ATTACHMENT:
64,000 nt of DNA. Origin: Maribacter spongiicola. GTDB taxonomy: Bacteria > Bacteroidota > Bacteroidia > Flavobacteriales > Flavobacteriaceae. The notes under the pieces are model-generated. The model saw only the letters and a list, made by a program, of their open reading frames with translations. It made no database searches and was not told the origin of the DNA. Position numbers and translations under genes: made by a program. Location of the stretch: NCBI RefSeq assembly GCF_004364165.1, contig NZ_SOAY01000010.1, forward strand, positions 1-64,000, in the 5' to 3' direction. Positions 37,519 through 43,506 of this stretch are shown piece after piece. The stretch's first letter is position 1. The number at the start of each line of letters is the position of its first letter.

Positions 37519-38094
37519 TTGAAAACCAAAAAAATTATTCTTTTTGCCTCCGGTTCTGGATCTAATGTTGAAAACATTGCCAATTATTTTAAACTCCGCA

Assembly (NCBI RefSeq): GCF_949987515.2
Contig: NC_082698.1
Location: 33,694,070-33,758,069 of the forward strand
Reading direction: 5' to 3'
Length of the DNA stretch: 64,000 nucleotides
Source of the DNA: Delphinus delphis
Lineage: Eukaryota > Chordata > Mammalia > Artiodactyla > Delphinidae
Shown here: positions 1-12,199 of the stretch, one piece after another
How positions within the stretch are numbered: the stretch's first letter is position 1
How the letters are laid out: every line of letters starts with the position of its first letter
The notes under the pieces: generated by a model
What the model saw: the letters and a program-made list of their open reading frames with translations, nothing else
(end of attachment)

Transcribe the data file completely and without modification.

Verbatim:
64,000 nt of DNA. Origin: Maribacter spongiicola. GTDB taxonomy: Bacteria > Bacteroidota > Bacteroidia > Flavobacteriales > Flavobacteriaceae. The notes under the pieces are model-generated. The model saw only the letters and a list, made by a program, of their open reading frames with translations. It made no database searches and was not told the origin of the DNA. Position numbers and translations under genes: made by a program. Location of the stretch: NCBI RefSeq assembly GCF_004364165.1, contig NZ_SOAY01000010.1, forward strand, positions 1-64,000, in the 5' to 3' direction. Positions 37,519 through 43,506 of this stretch are shown piece after piece. The stretch's first letter is position 1. The number at the start of each line of letters is the position of its first letter.

Positions 37519-38094
37519 TTGAAAACCAAAAAAATTATTCTTTTTGCCTCCGGTTCTGGATCTAATGTTGAAAACATTGCCAATTATTTTAAACTCCGCA

Assembly (NCBI RefSeq): GCF_949987515.2
Contig: NC_082698.1
Location: 33,694,070-33,758,069 of the forward strand
Reading direction: 5' to 3'
Length of the DNA stretch: 64,000 nucleotides
Source of the DNA: Delphinus delphis
Lineage: Eukaryota > Chordata > Mammalia > Artiodactyla > Delphinidae
Shown here: positions 1-12,199 of the stretch, one piece after another
How positions within the stretch are numbered: the stretch's first letter is position 1
How the letters are laid out: every line of letters starts with the position of its first letter
The notes under the pieces: generated by a model
What the model saw: the letters and a program-made list of their open reading frames with translations, nothing else